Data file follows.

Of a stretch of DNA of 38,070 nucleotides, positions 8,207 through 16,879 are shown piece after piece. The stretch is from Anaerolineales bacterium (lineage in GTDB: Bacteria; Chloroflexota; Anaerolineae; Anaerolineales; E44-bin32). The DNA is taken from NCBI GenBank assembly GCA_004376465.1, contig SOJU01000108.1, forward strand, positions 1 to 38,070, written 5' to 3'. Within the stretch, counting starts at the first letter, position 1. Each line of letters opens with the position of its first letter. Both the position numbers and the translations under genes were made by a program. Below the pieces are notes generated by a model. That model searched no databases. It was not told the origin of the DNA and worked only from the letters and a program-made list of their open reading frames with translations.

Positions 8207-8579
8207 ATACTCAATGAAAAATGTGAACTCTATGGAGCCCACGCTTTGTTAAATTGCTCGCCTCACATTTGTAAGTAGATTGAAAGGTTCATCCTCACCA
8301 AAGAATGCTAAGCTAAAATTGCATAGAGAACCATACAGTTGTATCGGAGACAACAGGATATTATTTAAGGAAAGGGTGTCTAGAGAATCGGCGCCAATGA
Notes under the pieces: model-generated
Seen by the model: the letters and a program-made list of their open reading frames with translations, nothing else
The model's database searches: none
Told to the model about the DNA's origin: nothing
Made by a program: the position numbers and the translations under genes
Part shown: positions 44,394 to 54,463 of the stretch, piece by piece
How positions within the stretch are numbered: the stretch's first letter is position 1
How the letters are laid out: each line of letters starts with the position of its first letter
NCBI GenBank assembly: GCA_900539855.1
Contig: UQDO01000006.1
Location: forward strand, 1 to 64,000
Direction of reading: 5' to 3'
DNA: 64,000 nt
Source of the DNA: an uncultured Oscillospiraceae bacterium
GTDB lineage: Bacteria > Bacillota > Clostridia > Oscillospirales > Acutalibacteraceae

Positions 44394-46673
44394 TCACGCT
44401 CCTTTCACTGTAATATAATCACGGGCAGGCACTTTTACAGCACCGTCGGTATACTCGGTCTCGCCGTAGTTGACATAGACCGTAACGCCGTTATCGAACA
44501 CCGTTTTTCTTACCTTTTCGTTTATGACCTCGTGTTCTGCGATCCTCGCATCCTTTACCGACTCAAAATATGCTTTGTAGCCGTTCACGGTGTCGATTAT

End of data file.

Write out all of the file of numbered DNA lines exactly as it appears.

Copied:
Of a stretch of DNA of 38,070 nucleotides, positions 8,207 through 16,879 are shown piece after piece. The stretch is from Anaerolineales bacterium (lineage in GTDB: Bacteria; Chloroflexota; Anaerolineae; Anaerolineales; E44-bin32). The DNA is taken from NCBI GenBank assembly GCA_004376465.1, contig SOJU01000108.1, forward strand, positions 1 to 38,070, written 5' to 3'. Within the stretch, counting starts at the first letter, position 1. Each line of letters opens with the position of its first letter. Both the position numbers and the translations under genes were made by a program. Below the pieces are notes generated by a model. That model searched no databases. It was not told the origin of the DNA and worked only from the letters and a program-made list of their open reading frames with translations.

Positions 8207-8579
8207 ATACTCAATGAAAAATGTGAACTCTATGGAGCCCACGCTTTGTTAAATTGCTCGCCTCACATTTGTAAGTAGATTGAAAGGTTCATCCTCACCA
8301 AAGAATGCTAAGCTAAAATTGCATAGAGAACCATACAGTTGTATCGGAGACAACAGGATATTATTTAAGGAAAGGGTGTCTAGAGAATCGGCGCCAATGA
Notes under the pieces: model-generated
Seen by the model: the letters and a program-made list of their open reading frames with translations, nothing else
The model's database searches: none
Told to the model about the DNA's origin: nothing
Made by a program: the position numbers and the translations under genes
Part shown: positions 44,394 to 54,463 of the stretch, piece by piece
How positions within the stretch are numbered: the stretch's first letter is position 1
How the letters are laid out: each line of letters starts with the position of its first letter
NCBI GenBank assembly: GCA_900539855.1
Contig: UQDO01000006.1
Location: forward strand, 1 to 64,000
Direction of reading: 5' to 3'
DNA: 64,000 nt
Source of the DNA: an uncultured Oscillospiraceae bacterium
GTDB lineage: Bacteria > Bacillota > Clostridia > Oscillospirales > Acutalibacteraceae

Positions 44394-46673
44394 TCACGCT
44401 CCTTTCACTGTAATATAATCACGGGCAGGCACTTTTACAGCACCGTCGGTATACTCGGTCTCGCCGTAGTTGACATAGACCGTAACGCCGTTATCGAACA
44501 CCGTTTTTCTTACCTTTTCGTTTATGACCTCGTGTTCTGCGATCCTCGCATCCTTTACCGACTCAAAATATGCTTTGTAGCCGTTCACGGTGTCGATTAT